Risk & Complications
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What type of skin lesions can be treated with laser?
Only certain types of skin cancers and skin lesions can be treated with our CO2 or ND YAG laser:
- Superficial basal cell cancers, located on the face, body or limbs
- Superficial SCCs known as Bowen’s disease
- Sun-damage , sunspots or solar keratosis on the face, neck, or chest
- Skin cancers such as SCCs, invasive BCCs or Melanomas CANNOT be treated with laser therapy
- Other types of common skins lesions that amenable to laser surgery include seborrheic keratosis, moles, stubborn warts and skin tags.
What are the advantages of laser surgery?
Lasers are precise cutting tools that eliminates the need for sutures, incisions and skin flaps, which significantly reduces the risk of infections and a leaves a much less noticeable scar behind. Lasers can also be used to treat delicate areas on the body such as lips, nose, and face. If used appropriately, laser surgery can be very effective, with a cure rate for the treatment of BCC over 95%. Laser surgery can also be very quick – as many as 10-15 moles can be removed in just 30 minutes.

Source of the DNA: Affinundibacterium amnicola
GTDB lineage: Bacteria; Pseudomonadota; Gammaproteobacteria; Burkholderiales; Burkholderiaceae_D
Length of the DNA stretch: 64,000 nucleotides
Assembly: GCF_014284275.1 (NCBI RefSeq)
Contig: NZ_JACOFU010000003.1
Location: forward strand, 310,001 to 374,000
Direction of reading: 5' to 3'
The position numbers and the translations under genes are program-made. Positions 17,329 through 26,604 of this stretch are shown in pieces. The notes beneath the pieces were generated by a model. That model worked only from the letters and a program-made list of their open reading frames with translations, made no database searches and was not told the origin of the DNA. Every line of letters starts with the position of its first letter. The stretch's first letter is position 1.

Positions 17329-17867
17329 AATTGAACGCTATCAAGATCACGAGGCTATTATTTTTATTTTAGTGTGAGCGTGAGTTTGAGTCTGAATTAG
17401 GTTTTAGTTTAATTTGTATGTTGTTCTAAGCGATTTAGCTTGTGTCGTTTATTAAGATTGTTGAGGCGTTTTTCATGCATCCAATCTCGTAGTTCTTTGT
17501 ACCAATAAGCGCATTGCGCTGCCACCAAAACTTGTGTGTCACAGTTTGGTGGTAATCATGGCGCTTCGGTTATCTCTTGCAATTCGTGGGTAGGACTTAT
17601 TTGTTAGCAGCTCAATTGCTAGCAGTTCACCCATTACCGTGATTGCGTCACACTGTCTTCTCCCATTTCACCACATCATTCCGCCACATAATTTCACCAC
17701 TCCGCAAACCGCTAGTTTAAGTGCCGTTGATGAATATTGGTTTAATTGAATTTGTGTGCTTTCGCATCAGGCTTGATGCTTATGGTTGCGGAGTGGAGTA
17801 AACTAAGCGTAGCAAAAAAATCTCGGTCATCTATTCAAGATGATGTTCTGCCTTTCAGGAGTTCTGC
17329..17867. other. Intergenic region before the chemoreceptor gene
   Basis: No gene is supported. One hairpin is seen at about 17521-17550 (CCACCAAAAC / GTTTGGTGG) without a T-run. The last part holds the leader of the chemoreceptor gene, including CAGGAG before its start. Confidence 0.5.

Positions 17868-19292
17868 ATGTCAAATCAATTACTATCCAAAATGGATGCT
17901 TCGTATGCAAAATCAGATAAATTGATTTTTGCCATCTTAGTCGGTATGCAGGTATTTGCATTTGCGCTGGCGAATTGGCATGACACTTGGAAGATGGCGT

Is it worth getting my mole(s) removed?
Not all moles are cancerous, but certainly some can be or can eventually become cancerous. People with a large number of moles (greater than 20) are known to be associated with a higher risk of developing melanoma – the most lethal form of skin cancer. If a mole has changed in shape, size or colour recently, the best option is to have a surgical excision but for most other types of moles, laser surgery is a very safe and effective treatment.
How long is the laser procedure?
Laser surgery is an outpatient procedure that takes from 15 minutes to 1 hour to perform, depending on the number of lesions, complexity or location of the lesion. The treated area will be numbed up with an anaesthetic injection and you will be given special eye protection to wear during the treatment.
What are the risks of laser surgery?
The treated area will be red for a while and some cases remain that way for up to 6 months. Other potential risks include:
- Skin cancer regrowth